1
vote
1answer
260 views

Does it make sense to stretch non-keys?

I was thinking about stretching salt. Key-stretching is good against brute force guessing and assumes your system isn't compromised. Salting a one-way makes it so you have to compute * n for each ...
2
votes
2answers
292 views

Splitting a password for dual roles [duplicate]

I would like to prompt users for a single passphrase to establish trust with separate, normally (but not always) complementary systems from one password input. I'm essentially looking for a box where ...
3
votes
1answer
320 views

Derive a public EC key from two public EC keys

Alice has two EC key pairs: $a_1$, $a_2$ are private keys (integers), $A_1$, $A_2$ are the corresponding public keys (points). Alice and Bob want to create a new public key $C$. Alice must prove that ...
6
votes
2answers
2k views

Questions about Key Derivation Functions

My understanding is that a KDF is a function that takes a master secret and generates multiple keys. It is secure as long as the keys are "independent". If this is true, the following definition would ...
3
votes
1answer
3k views

Generate key pair deterministically from a particular seed [duplicate]

I've been reading "SQRL Secure QR Login" at Gibson's website, and I'm wondering if there is a way to generate an RSA private/public key-pair based on some cryptographically secure input, so that if ...
2
votes
2answers
2k views

Achieving 256-bit encryption strength with PBKDF2 - HMAC-SHA1

I am interested in the theoretical consideration of the bit strength of an encryption key and its precursor. Assume a given environment as follows: a. My encryption algorithm is AES-256 b. My key ...
3
votes
1answer
1k views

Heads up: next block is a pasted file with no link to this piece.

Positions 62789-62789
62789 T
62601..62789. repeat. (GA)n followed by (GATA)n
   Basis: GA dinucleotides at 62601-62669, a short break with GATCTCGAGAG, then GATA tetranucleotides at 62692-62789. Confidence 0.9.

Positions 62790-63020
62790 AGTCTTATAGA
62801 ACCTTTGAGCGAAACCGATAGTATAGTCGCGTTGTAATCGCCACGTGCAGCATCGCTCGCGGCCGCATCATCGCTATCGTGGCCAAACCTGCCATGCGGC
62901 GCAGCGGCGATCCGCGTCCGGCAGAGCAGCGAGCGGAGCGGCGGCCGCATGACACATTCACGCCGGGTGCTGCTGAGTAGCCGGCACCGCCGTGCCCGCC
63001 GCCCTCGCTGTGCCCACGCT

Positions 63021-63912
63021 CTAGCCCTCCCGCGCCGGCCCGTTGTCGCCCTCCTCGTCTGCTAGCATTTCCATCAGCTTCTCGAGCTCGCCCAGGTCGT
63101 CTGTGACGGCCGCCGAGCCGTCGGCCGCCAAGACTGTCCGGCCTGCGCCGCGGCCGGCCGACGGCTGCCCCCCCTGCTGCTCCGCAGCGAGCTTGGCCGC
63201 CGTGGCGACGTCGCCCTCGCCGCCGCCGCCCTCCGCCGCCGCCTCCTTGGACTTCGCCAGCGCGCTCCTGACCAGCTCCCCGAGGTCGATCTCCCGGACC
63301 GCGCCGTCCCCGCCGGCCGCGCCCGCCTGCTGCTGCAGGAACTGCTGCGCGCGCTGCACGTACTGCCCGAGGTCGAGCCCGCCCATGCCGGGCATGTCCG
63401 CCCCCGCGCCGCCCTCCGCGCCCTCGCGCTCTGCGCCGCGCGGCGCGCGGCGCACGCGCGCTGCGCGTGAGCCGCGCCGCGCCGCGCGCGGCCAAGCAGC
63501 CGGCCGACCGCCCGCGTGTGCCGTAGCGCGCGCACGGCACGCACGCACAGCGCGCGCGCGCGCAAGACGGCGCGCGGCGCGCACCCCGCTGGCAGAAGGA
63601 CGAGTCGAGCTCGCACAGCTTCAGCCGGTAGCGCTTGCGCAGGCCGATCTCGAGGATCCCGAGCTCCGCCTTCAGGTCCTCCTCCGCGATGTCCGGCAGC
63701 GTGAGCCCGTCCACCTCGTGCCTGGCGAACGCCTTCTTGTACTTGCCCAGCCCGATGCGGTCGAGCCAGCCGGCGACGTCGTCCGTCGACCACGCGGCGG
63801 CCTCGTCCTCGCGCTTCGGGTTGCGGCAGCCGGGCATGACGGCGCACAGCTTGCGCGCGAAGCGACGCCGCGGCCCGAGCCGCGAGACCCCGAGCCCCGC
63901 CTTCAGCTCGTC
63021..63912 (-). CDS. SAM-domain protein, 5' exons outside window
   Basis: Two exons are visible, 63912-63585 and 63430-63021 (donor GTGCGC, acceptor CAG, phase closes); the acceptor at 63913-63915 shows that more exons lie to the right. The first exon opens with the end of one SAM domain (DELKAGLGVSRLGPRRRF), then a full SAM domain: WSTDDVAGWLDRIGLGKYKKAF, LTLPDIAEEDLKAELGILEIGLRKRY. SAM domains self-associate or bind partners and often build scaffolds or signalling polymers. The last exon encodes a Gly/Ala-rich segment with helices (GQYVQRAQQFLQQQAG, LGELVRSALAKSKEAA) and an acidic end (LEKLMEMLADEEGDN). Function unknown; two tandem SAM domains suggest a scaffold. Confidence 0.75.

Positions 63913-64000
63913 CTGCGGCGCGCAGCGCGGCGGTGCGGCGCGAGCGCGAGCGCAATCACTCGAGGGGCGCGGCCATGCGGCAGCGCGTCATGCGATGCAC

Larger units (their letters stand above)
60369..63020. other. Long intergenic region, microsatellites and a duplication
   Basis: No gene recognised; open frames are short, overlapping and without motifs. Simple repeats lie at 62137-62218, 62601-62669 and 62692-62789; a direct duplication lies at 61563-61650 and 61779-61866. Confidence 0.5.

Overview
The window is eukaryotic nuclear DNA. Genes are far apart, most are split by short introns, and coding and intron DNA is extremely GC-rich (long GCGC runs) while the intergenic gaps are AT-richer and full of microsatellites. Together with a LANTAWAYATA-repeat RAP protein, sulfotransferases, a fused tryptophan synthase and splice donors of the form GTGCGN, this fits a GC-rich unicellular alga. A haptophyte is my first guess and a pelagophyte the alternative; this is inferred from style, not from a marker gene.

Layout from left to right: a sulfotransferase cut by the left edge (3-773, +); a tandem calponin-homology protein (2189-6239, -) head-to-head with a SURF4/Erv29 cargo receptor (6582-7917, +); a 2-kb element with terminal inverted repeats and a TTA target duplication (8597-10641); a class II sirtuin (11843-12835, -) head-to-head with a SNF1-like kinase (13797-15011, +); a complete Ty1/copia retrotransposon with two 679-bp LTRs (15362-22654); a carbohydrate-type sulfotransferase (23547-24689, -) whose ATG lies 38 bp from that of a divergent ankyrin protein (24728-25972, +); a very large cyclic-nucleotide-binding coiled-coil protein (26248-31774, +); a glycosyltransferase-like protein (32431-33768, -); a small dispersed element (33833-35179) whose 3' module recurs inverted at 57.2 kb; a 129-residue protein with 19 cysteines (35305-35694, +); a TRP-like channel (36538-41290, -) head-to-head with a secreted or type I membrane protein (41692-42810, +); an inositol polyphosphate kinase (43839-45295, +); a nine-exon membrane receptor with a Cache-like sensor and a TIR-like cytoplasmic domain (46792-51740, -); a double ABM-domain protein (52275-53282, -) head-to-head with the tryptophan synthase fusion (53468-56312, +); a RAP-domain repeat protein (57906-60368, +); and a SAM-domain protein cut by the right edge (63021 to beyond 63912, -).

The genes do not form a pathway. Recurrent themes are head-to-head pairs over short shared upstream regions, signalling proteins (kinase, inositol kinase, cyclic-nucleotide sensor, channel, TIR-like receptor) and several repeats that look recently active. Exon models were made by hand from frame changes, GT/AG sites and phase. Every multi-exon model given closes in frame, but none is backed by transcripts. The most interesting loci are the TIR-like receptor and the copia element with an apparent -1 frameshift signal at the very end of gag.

Generating keys with HKDF from Diffie Hellman agreement

In order to generate multiple session keys from a Diffie Hellman key agreement protocol, I'm trying to use the HKDF to generate this session keys. The HKDF algorithm uses an Extraction-Expand ...
2
votes
3answers
935 views

Can I dynamically calculate an appropriate number of iterations for PBKDF2 based on the system time, rather than using a fixed value?

Could you choose the number of PBKDF2 iterations based upon the system time? I've heard a few people recommend that the number of iterations for PBKDF2 should be doubled every two years (starting ...
4
votes
1answer
3k views

RSA key pair generation using PRNG with same seed

I see a lot of Q/A where persons are trying to generate a specific key pair using static data such as a password. Now say we use a known PRNG (dangerous assumption), seeded with a the data as a static ...
1
vote
2answers
832 views

How terribly flawed is this design for key storage?

Dave here, with a plan for storing secrets. Threat model: Database and keyfile may (will?) be stored on un-trusted servers. Database contains many valuable secrets (passwords), encrypted by key ...
7
votes
2answers
854 views

Multiple iterations of AES for key derivation?

The keepass password manager uses multiple rounds of AES for its key derivation, as described here. I was somewhat surprised that it wasn't using pbkdf2, bcrypt, or something more common. ...
6
votes
1answer
411 views

multiple keys via HKDF - whats better, one or two applications of HKDF-extract

Assume for the sake of the question that I have two variable-length bit strings, each with 128 bit cryptographic randomness, and I want to extract two 128 bit keys via HKDF-SHA256. Which alternative ...
7
votes
2answers
4k views

How key materials are generated in SSL V3 from master secret

The generation of key materials is given by ...